In the CSM, Clayton Jones asks, “Can Japan and South Korea ever be military partners, even allies?

Can Japan and South Korea ever be military partners, even allies?

Each nation is a democracy. They are already allies individually with the United States. Each trains with the American military separately in joint naval exercises.

Most of all they are close neighbors in the tough neighbor of Northeast Asia that includes North Korea, China, and Russia. The threat of North Korea someday launching a nuclear-tipped missile toward either country should have had the effect of drawing Japan and South Korea closer.

But as much as the United States wants the two countries to cozy up, history has long kept them apart.

I’d imagine South Korea and Japan cooperate more in the security sphere than anyone in a position to say will, at least on this side of the East Sea. In recent months, China has been making Korea—Japan cooperation a lot easier by acting like a thug, but domestic political considerations still make it difficult. For example, when news broke that Japan was sounding out Korea about the possibility of dispatching Japanese ships and aircraft to Korea to rescue Japanese nationals in the event of a war—not a completely unreasonable idea, mind you—even the conservative Chosun Ilbo felt the need to respond:

But for the South, it is difficult to accept the possibility of the Japanese military being dispatched to the Korean Peninsula as long as Tokyo continues to assert its territorial claim over the Dokdo Islets, not to mention living memories of Japan’s occupation and its denial of World War II atrocities. China views the South Korea-U.S.-Japan joint military exercises as a hostile move. For South Korea, the matter is extremely delicate and requires a cautious approach. Kan’s remarks were not only uncalled for but risk causing needless diplomatic friction.

Mind you, the Chosun was careful not to rule out the possibility completely, and one suspects that in their heart of hearts, the Chosun and a good many of its readers want to see greater security cooperation with Tokyo. To give you a better idea of what Japan’s up against, see Korea Times columnist Kim Tae-gyu, who wrote:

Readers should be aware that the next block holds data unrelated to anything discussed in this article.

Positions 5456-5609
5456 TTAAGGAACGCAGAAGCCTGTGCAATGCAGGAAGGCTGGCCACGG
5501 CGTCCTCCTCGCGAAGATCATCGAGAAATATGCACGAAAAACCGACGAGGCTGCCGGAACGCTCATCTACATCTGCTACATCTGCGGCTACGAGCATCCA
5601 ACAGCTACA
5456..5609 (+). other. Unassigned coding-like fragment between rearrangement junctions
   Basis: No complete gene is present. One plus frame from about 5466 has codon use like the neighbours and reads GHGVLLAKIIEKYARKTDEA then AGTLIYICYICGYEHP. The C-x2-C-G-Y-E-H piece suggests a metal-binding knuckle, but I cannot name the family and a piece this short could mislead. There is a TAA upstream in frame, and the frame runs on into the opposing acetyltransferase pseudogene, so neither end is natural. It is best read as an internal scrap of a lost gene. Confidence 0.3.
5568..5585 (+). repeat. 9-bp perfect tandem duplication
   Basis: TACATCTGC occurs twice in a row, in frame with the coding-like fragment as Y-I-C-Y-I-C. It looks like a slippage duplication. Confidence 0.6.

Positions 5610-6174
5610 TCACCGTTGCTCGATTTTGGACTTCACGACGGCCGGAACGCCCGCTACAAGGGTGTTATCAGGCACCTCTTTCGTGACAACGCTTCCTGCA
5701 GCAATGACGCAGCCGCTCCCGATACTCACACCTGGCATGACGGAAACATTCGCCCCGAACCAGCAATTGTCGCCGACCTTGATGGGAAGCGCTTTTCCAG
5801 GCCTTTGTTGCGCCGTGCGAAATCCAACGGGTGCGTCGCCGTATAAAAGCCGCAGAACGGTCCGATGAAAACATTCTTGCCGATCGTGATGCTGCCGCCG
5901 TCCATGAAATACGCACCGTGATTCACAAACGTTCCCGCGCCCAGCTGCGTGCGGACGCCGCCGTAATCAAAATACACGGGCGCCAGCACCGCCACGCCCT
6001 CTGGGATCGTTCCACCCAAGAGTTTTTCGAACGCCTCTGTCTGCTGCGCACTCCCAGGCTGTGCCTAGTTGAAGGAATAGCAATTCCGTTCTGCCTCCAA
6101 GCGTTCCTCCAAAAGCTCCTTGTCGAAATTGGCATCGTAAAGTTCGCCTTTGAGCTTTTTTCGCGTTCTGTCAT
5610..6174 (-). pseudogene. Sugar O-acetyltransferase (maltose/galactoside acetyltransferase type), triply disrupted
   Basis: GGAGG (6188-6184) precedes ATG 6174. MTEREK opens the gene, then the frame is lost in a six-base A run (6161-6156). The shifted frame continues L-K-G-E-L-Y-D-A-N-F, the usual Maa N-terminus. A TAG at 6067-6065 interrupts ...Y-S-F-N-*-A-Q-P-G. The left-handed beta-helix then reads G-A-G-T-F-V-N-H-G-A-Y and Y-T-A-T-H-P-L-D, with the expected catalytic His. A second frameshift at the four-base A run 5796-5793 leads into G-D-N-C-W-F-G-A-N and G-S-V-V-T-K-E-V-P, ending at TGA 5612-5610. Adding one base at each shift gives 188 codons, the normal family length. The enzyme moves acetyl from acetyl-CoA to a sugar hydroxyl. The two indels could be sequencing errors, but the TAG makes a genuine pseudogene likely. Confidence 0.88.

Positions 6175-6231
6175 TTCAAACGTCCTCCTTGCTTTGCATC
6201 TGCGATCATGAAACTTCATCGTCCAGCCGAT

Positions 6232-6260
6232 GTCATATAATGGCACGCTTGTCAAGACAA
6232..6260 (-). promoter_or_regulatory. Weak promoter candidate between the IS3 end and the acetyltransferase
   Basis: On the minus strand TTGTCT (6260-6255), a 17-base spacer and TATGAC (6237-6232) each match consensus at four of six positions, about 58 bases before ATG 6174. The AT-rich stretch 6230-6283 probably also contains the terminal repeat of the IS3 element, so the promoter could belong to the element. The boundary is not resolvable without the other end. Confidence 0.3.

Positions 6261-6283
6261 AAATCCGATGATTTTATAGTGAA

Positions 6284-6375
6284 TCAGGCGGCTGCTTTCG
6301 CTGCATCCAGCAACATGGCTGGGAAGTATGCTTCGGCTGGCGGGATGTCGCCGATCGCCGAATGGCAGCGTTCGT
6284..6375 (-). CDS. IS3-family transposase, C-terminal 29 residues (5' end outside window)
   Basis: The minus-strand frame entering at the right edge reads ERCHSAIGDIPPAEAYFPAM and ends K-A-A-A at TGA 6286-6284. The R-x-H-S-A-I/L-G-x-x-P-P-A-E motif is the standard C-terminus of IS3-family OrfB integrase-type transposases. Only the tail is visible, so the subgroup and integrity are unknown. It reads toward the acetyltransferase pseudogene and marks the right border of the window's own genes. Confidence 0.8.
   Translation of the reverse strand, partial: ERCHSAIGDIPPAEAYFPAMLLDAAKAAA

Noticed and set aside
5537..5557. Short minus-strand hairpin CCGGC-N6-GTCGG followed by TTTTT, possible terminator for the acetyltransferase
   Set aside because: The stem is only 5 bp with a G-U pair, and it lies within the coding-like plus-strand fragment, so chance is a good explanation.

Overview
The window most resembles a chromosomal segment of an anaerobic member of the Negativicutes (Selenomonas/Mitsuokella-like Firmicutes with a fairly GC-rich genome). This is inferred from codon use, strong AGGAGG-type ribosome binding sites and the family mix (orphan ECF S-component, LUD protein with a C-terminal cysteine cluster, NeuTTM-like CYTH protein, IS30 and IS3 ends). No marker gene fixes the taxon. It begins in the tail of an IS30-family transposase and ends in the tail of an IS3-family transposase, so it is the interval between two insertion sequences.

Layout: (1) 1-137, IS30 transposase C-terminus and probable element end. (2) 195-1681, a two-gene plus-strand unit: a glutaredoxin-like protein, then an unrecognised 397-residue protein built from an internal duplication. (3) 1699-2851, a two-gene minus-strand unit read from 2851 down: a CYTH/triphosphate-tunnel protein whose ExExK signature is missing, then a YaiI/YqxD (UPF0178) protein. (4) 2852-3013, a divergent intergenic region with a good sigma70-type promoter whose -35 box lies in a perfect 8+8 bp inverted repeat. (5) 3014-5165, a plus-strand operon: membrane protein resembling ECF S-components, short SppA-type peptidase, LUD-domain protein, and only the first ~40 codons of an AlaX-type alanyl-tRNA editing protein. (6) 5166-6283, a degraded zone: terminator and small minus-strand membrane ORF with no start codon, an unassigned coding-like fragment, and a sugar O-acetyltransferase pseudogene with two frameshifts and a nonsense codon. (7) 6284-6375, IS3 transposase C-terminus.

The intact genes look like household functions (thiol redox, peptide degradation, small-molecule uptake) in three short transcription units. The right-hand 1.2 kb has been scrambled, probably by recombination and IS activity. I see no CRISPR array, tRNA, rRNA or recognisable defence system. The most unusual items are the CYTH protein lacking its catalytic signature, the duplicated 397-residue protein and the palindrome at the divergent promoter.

From the perspective of Koreans, however, the bottom line is not the right to get compensation. The thing is whether Japan genuinely regrets its past wrongdoings as it has said many times and whether it is ready not to commit such bad things in the future.

I have three benchmarks to check the deeply-ingrained mantra of the Japanese with regard to the above-mentioned question.

First, they are required to return all the Korean cultural properties, which they had forcefully taken, without any conditions. Second, they must sincerely apologize for mobilizing “comfort women,’’ or young women who were forced to serve as sexual slaves for Japanese soldiers during World War II.

Third, they should no longer claim sovereignty over Dokdo, South Korea’s easternmost islets, citing some bizarre reasoning from international agreements.

They are not about money. They are not about legal contentions, either. They are the minimum that Japan should show to Korea in order for the former to convince the latter that the country is now 100 percent fine to be an ally with.

Otherwise, Korea will harbor suspicions about the real intentions of Japan, which are still seen as aggressive and belligerent in the eyes of many Koreans; and this gives us the rights to worry very seriously about something like Kan’s remarks on a troop dispatch.

Likewise, I’ve been citing Canadian occupation of Machias Seal Island and jackbooted Canuckistani oppression of its native puffin population as grounds for a US withdrawal from NATO. Sadly, Washington doesn’t appear to be listening. When the Canadians put Defense Scheme No. 1 into motion, don’t say I didn’t warn you.

One place I can very well see greater Korea—Japan security cooperation, and sooner rather than latter, is in theaters outside of Northeast Asia, especially naval cooperation against pirates and other threats to shipping lanes.